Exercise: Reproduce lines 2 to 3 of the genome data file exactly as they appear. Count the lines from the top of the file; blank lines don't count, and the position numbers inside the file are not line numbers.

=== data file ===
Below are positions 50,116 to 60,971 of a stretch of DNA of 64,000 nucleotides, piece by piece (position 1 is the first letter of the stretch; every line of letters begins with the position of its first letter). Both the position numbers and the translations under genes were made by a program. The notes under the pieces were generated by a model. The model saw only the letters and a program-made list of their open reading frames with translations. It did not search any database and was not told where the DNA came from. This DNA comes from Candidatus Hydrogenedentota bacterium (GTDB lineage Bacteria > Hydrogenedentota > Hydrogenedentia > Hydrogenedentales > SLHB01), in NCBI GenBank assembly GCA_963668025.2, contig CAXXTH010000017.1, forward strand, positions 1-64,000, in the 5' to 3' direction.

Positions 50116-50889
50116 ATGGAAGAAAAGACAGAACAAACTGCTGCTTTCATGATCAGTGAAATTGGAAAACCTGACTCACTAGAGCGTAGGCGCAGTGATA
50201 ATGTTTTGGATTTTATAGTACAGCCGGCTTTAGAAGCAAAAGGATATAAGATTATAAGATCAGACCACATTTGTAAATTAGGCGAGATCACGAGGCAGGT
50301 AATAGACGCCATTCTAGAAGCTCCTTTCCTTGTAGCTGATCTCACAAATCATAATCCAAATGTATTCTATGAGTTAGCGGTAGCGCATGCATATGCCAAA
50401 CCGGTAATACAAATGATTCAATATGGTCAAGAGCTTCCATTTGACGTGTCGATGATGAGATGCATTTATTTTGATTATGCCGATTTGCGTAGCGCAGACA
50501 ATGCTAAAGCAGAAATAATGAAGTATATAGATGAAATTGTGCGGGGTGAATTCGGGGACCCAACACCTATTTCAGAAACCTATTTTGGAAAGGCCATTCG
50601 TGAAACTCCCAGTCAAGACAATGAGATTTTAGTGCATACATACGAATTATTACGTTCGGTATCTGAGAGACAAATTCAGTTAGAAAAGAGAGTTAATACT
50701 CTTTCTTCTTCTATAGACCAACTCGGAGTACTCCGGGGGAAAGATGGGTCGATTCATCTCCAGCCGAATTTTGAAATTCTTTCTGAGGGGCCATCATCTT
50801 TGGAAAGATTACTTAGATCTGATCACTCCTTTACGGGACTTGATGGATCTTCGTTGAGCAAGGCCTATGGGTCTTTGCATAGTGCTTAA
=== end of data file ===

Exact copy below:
Positions 50116-50889
50116 ATGGAAGAAAAGACAGAACAAACTGCTGCTTTCATGATCAGTGAAATTGGAAAACCTGACTCACTAGAGCGTAGGCGCAGTGATA